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Nevada think tank appeals separation of powers ruling

CARSON CITY — A Nevada think tank is appealing a court decision dismissing a lawsuit brought against a state lawmaker for violating the separation of powers clause in the state constitution.

The Nevada Policy Research Institute’s Center for Justice and Constitutional Litigation on Tuesday asked the Nevada appeals court system to weigh in on the dispute involving state Sen. Heidi Gansert, R-Reno.

The think tank and plaintiff Doug French argue that Gansert is violating the state constitution by serving as a state senator while also working in the state’s executive branch as executive director for external relations at the University of Nevada, Reno.

The state constitution says no one exercising power in one branch of government can do the same in another.

Carson City District Judge James Russell dismissed the case in July.

NPRI claims Russell’s ruling ignores Nevada’s constitution, Nevada Supreme Court precedent, and a 2004 opinion by then Attorney General Brian Sandoval by relying on an opinion from the Legislative Counsel Bureau in his ruling.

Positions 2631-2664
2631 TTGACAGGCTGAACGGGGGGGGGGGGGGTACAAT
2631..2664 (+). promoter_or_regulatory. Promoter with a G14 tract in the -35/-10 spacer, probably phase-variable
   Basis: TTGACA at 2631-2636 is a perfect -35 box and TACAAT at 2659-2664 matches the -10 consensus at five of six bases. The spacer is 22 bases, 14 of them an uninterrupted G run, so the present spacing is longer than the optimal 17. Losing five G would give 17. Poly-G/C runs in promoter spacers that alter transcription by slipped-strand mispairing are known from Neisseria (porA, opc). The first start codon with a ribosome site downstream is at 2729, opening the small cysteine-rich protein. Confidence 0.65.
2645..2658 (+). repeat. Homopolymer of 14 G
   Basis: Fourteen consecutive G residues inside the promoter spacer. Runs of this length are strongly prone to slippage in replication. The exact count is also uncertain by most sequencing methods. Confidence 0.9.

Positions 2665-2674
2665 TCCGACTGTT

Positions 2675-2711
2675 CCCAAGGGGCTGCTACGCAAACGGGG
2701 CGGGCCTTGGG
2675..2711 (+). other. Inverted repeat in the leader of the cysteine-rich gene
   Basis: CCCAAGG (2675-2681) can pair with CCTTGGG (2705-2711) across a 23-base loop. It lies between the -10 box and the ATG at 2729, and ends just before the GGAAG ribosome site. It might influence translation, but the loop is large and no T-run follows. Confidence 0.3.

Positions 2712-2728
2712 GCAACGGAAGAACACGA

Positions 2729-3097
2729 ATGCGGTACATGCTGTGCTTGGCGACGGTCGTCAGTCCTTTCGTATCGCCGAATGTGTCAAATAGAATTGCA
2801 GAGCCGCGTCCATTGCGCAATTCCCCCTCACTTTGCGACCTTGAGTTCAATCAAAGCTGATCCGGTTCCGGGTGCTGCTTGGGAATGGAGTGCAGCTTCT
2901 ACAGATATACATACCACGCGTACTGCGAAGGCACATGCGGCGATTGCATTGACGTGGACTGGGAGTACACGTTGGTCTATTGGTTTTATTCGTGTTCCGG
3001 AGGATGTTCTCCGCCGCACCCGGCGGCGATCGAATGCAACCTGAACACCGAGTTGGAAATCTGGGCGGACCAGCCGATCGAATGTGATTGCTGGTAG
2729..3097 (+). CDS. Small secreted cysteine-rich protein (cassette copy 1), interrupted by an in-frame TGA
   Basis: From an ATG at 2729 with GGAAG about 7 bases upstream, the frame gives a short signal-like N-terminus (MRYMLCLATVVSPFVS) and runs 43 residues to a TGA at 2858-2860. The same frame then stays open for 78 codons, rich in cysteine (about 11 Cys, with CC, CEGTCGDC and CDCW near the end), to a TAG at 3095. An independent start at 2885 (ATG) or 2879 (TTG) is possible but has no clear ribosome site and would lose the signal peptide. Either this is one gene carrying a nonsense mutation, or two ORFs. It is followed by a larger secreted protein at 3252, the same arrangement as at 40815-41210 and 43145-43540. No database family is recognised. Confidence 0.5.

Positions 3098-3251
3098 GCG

“But we believe the actual words of the state constitution should matter more,” Center for Justice and Constitutional Litigation Director Joseph Becker said.

In 2011, the think tank sued, on similar grounds, state Sen. Mo Denis, D-Las Vegas, who then worked for the Public Utilities Commission of Nevada. Denis later quit his PUC job and sought employment in the private sector, so the question was never resolved by the courts.

Contact Sean Whaley at swhaley@reviewjournal.com or 775-461-3820. Follow @seanw801 on Twitter.

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